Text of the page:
Nutrition can be a pain to understand, on the one hand, the simple idea of eating a well balanced meal consisting of a wide variety of healthy nutritious options seems basic enough. But developing a menu plan that is both cost effective and healthy can all of a sudden seems daunting. certainly the food industry does not always do us any favors in regards to its marketing of what is healthy. Let me give you a few examples.
Back when I was in my 2nd year of studying Kinisology, which must have been around 10 years ago by now. What I remember distinctly about that time was the low carb craze going on. I can remember reading through one of my books while the TV was on in the background. A KFC ad ran which caught my eye; it showed a woman trying to encourage her reluctant boyfriend or husband to eat healthy. The surprise healthy food she has brought home for the couple? Yup, an entire bucket of deep fried chicken, you know, it was low carb.
Before that there was of course the anti fat craze, fat was what made you fat right? so cutting it out of your diet must be good, or so many people seemed to think. Of course nutrition experts as most people today understand fat is more complicated than that. Fats can be good, depending on the type of fat, and even fats such as saturated fat in moderation is important. Tans fat is another story, one where manufactures would hide that fat inside the total fat of a product. The only way to understand the trans fat content some years back was to subtract the total fat from the labeled fat. If a product had 2g of polyunsaturated fat, 2 g of monounsaturated fat and 1 g of saturated fat, but had 10g of total fat, the product would have contained 5g of trans fat. Companies at the time did not have to label trans fat, and so could get away with this. Trans fat by the way has all the negative aspects of saturated fat without any benefits what so ever. Soon companies where marketing there new “reduced trans fat” products, the very fat they put into the product int he first place. Another example of the low fat craze being manipulated was in watching products become “low fat” while adding massive amounts of sugar in the process. This was to make the product still taste good, however in a product like peanut butter, which contains healthy fat and is a good product in moderation, it became a much less healthy alternative than it was, having lost its healthy fats to be replaced with sugar.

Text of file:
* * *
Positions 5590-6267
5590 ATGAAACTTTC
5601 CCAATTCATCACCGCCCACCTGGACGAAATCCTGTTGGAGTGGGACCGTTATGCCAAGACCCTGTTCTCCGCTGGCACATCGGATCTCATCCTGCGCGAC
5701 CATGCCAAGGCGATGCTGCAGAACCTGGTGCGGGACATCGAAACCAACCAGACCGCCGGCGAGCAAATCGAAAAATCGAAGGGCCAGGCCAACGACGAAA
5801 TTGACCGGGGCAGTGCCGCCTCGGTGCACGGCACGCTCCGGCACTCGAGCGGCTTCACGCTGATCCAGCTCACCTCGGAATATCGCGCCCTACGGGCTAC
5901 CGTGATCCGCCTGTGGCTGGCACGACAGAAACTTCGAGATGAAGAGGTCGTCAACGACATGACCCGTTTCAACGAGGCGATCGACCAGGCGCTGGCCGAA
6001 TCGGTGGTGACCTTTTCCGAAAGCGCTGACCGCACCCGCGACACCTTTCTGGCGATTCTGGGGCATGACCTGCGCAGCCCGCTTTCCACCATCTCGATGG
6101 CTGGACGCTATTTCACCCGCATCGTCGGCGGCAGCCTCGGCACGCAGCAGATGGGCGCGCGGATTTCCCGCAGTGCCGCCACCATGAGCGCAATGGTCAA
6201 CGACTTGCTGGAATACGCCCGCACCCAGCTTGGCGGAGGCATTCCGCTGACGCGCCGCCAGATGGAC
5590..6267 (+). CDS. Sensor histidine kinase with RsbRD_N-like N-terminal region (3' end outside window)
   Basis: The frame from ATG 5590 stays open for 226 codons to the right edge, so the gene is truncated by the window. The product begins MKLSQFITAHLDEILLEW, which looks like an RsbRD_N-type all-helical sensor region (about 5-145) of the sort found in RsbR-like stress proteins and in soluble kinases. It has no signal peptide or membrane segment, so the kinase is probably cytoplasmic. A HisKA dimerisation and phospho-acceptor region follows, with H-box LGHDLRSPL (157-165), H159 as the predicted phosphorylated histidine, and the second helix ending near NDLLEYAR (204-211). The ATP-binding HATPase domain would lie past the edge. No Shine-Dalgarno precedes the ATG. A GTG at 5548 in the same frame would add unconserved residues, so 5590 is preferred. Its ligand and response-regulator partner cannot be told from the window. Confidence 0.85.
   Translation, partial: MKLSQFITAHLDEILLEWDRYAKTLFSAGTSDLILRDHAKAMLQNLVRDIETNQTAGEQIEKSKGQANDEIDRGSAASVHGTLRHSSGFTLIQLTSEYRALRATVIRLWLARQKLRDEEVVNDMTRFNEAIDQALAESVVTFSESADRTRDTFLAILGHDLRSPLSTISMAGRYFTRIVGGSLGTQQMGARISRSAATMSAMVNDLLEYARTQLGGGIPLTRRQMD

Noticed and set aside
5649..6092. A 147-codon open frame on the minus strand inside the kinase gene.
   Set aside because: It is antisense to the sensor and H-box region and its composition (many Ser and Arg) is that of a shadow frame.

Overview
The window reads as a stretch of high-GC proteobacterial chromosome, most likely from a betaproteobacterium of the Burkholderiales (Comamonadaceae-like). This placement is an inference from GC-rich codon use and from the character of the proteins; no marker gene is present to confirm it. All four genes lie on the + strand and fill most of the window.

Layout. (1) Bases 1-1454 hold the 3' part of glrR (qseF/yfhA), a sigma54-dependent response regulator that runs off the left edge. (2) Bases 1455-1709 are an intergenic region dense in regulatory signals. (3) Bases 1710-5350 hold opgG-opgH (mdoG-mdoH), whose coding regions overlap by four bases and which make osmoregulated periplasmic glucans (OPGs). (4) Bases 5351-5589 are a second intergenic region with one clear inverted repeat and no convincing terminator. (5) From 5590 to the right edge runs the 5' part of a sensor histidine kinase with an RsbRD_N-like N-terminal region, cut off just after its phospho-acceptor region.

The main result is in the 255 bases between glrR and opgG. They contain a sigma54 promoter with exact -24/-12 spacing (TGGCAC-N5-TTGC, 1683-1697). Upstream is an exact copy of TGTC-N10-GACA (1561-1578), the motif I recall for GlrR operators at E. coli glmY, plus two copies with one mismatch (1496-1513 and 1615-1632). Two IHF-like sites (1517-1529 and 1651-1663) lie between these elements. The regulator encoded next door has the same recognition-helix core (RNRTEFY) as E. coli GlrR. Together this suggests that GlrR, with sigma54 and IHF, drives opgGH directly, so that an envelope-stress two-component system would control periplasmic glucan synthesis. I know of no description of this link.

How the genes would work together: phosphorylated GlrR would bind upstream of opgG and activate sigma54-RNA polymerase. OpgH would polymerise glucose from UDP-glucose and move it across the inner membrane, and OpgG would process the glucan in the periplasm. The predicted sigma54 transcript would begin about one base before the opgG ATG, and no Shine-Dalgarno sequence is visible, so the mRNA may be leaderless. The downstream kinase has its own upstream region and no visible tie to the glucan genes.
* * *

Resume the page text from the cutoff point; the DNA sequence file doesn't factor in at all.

Needless to say there are more than a few misconceptions about nutrition out there. Fad diets, weigh loss pills, strength boosting supplements. I have to admit, as someone who has both a passion for weight training I was very much into the whole massive protein and vitamin craze years ago. Now I find myself much more balanced in my approach. Marketing health and nutrition is a tricky thing, especially when the science of healthy eating is constantly changing. I think there is a limit to what people should tolerate as a grey area in health when they are being sold 12 pieces of deep fried chicken as healthy. But that’s just me.